This section is from the book "Modern Buildings, Their Planning, Construction And Equipment Vol5", by G. A. T. Middleton. Also available from Amazon: Modern Buildings.
In the newly settled parts of Australia, such as on the goldfields of Western Australia, where towns have been literally born in a day and cities created in a few years, electric lighting is often the first public lighting to be adopted, the most modern appliances being forthwith planted in the midst of lands which a few years ago only knew the savage.
With gas at 5s. per 1000 feet and electricity at 5d. a unit in Melbourne, and 6d. in the suburbs, it will be seen that electricity has a far better chance of competing with gas than, say, in London, where gas is less than half the price and electricity about the same as here. The increased advantages obtained both in illumination and cost by the use of the incandescent gas mantles has been met by the counter use of such electric lamps as the Nernst, Tantalum, Osman, etc., which cut the cost by about 60 per cent. on the ordinary incandescent electric lamps.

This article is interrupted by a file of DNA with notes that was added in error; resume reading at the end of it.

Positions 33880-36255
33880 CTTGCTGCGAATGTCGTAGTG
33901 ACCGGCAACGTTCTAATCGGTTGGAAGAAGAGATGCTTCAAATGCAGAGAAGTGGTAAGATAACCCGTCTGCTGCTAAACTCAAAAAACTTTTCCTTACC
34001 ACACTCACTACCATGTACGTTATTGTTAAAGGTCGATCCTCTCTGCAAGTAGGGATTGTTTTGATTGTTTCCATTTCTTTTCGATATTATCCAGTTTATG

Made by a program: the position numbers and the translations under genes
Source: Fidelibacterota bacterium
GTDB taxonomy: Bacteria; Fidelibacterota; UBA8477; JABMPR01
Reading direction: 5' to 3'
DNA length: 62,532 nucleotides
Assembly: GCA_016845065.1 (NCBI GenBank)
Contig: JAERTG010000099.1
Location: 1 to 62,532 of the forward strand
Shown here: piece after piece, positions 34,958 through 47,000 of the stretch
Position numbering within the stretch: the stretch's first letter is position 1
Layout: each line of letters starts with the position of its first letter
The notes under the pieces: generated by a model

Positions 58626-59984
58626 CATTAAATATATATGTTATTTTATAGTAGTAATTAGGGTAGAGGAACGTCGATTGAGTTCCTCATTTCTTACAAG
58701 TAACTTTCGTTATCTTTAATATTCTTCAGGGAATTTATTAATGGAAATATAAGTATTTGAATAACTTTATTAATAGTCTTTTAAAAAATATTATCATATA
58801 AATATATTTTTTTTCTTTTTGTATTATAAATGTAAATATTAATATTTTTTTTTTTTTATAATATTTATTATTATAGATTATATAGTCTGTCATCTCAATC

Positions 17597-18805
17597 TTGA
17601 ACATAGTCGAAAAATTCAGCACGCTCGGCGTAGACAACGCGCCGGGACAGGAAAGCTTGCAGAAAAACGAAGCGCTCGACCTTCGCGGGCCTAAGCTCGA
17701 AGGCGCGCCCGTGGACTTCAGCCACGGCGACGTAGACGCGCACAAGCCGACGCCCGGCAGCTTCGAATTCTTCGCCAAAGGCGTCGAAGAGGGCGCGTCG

The incandescent gas mantle has brought ordinary coal gas much more keenly into competition with electricity than formerly, and the favour ebbs and flows between the one and the other, especially for street and shop lighting.
The value of acetylene lighting is well marked in many of the country houses of Australia, which are by this means, though separated from town often by very great distances, able to manufacture an excellent lighting medium which has the double advantage of being able with proper apparatus to be used also for domestic heating purposes.